Sotomayor concluded her dissent by adding, “Never in the history of our Republic has a President had reason to believe that he would be immune from criminal prosecution if he used the trappings of his office to violate the criminal law. Moving forward, however, all former Presidents will be cloaked in such immunity.”

“If the occupant of that office misuses official power for personal gain, the criminal law that the rest of us must abide will not provide a backstop. With fear for our democracy, I dissent,” Sotomayor wrote.

Legal experts on social media agreed with Sotomayor’s dire warnings about the conservative bloc’s opinion.

“The Supreme Court just fundamentally altered the structure and nature of democracy in America. It awards the president the measure of power and immunity that is much, much closer to a king or emperor than an elected official,” said Slate senior writer Mark Joseph Stern.

“Welp, that’s all folks. The President is immune from prosecution so long as he says he committed crimes as part of his ‘official’ duties,” said The Nation’s Elie Mystal. “So ends the part of the American experience where our leaders were bound by the rule of law. Thanks for playing.”

The Supreme Court originally stalled the case in February, agreeing at that time to hear an appeal from Trump’s lawyers over claims that his “presidential immunity” should have protected him from being charged in the first place. That argument rested on the dubious premise that Trump had been acting in his capacity as president during the January 6, 2021, attack on the U.S. Capitol, and that his attempt to usurp the Electoral College process through the use of fake electors was somehow a legitimate part of his job as then-head of the executive branch.

The Supreme Court did not rule on Monday whether Trump’s actions were official. But their decision will return the case to the lower court, where those arguments will be made. Even if the lower court determines that the former president wasn’t acting in an official capacity when he ordered the mob of his loyalists (some of whom he knew were armed) to the Capitol, Trump can appeal the ruling to the High Court, which will have the final say on whether or not his actions were official.

Special counsel Jack Smith and the Department of Justice (DOJ) have charged Trump with four counts relating to his actions leading to, and on, January 6. Specifically, those charges are:

  • Conspiracy to defraud the United States;
  • Conspiracy to obstruct an official proceeding;
  • Obstruction of and attempt to obstruct an official proceeding; and
  • Conspiracy against rights, alleging that Trump’s actions sought to disenfranchise voters across the country.

On January 6, 2021, Congress was set to certify the election results when they were interrupted by a mob of Trump loyalists descending upon the Capitol building. In subsequent interviews regarding charges against the rioters, more than 200 of the rioters themselves said that they believed that Trump had asked them to attack Congress.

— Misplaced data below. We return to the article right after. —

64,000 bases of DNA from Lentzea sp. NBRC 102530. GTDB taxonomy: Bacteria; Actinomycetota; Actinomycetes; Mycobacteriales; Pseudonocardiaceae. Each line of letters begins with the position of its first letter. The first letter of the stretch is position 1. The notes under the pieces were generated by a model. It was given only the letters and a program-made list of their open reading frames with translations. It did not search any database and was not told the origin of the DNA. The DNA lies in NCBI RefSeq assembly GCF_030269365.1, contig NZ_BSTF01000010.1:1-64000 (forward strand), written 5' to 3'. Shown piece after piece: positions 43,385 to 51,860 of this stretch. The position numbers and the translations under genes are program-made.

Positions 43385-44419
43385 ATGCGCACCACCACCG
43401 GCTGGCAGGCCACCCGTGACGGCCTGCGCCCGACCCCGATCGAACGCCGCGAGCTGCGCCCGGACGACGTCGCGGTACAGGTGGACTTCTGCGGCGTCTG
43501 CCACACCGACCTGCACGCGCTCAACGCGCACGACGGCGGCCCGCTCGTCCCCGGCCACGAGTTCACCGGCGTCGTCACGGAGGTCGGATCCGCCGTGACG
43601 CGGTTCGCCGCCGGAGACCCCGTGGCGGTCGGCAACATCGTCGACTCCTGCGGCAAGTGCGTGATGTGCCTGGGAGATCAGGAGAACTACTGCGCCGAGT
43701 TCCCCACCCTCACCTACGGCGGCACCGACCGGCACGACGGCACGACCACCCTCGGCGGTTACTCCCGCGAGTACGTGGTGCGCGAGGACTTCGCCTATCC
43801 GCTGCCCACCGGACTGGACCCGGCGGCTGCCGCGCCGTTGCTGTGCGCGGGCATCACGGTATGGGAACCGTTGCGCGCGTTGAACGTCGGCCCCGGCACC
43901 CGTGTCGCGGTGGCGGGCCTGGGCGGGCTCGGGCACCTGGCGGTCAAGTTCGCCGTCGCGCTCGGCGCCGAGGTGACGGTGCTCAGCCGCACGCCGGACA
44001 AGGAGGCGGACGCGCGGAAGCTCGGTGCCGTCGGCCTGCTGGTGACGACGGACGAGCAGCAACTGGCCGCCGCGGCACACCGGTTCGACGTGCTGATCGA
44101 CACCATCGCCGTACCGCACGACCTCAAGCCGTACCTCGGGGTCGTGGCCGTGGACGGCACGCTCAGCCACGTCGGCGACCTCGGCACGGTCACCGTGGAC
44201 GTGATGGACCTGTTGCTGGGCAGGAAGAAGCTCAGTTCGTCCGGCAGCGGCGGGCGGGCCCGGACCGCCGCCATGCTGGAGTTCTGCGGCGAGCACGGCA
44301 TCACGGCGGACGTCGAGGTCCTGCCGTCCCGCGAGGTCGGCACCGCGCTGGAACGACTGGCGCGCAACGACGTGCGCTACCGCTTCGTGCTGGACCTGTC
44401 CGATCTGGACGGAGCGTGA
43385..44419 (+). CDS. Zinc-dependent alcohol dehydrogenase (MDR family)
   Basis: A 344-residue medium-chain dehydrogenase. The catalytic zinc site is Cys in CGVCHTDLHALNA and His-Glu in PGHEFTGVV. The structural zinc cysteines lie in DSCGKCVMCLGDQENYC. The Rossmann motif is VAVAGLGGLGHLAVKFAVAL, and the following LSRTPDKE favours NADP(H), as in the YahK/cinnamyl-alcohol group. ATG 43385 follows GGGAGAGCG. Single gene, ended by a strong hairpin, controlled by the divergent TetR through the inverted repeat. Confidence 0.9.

Earlier in the day, Trump had given an incendiary speech to the crowd, peddling false claims that the election had been stolen and encouraging his loyalists not to accept the results of the race.

“We will never give up. We will never concede, it doesn’t happen. You don’t concede when there’s theft involved,” Trump said in his January 6 “Stop the Steal” speech near the White House, adding to his followers that they would “never take back our country with weakness.”

For hours after the raid on the Capitol began, Trump did nothing to stop the attack, sending out the occasional tweet on Twitter but refusing to outright call off the mob. During this time, Trump was gleefully watching the events unfold on television, according to statements by his former staffers.

The attack resulted in scores of injuries, many of them serious, and a handful of deaths, including that of a Trump supporter who was shot by Capitol Police, and four officers who have died by suicide following the melee.

The charges Trump faces also relate to his campaign’s attempt to influence the Electoral College, by coordinating, at several state capitols across the country, slates of fake electors, who signed on to documents asserting that theirs were the rightful votes. In some cases, these individuals have asserted that the Trump campaign had tricked them into doing so.

The plan was to have these electors’ votes transported to Washington D.C. in order for them to be counted alongside the legitimate ones. By doing so, then-Vice President Mike Pence could, according to the plan by Trump’s lawyers, decide which votes to count, or failing that, announce that the confusion regarding two sets of ballots from a single state would render neither one valid for the time being.

The scheme came remarkably close to succeeding, with Sen. Ron Johnson (R-Wisconsin), who represented one of the states where fake electors’ votes were collected, attempting to coordinate a way for Pence’s office to collect them.

Pence ultimately refused to go along with the plan, and counted only the legitimate slate of electors, resulting in Biden’s win. Multiple times throughout the day, however, Republican lawmakers sought to disrupt the vote by challenging states’ electors, only to fail each time.

In the midst of this process, Trump loyalists who had heard his speech earlier that day breached the building, forcing an evacuation of lawmakers and the disruption of the count. The counting process resumed later on and was finalized early the next morning.

Author Jeff Sharlet said that the Supreme Court’s ruling is just as dangerous for democracy as Trump’s attempts to usurp the election.

“Slow. Motion. Coup. Today is as much of a of blow to democracy — on you and me and everyone — as the violent assault of January 6,” he wrote on X.
“What Donald Trump and the @GOP failed to achieve on January 6, they finally achieved through the federal courts,” political observer and Democratic strategist Max Burns said.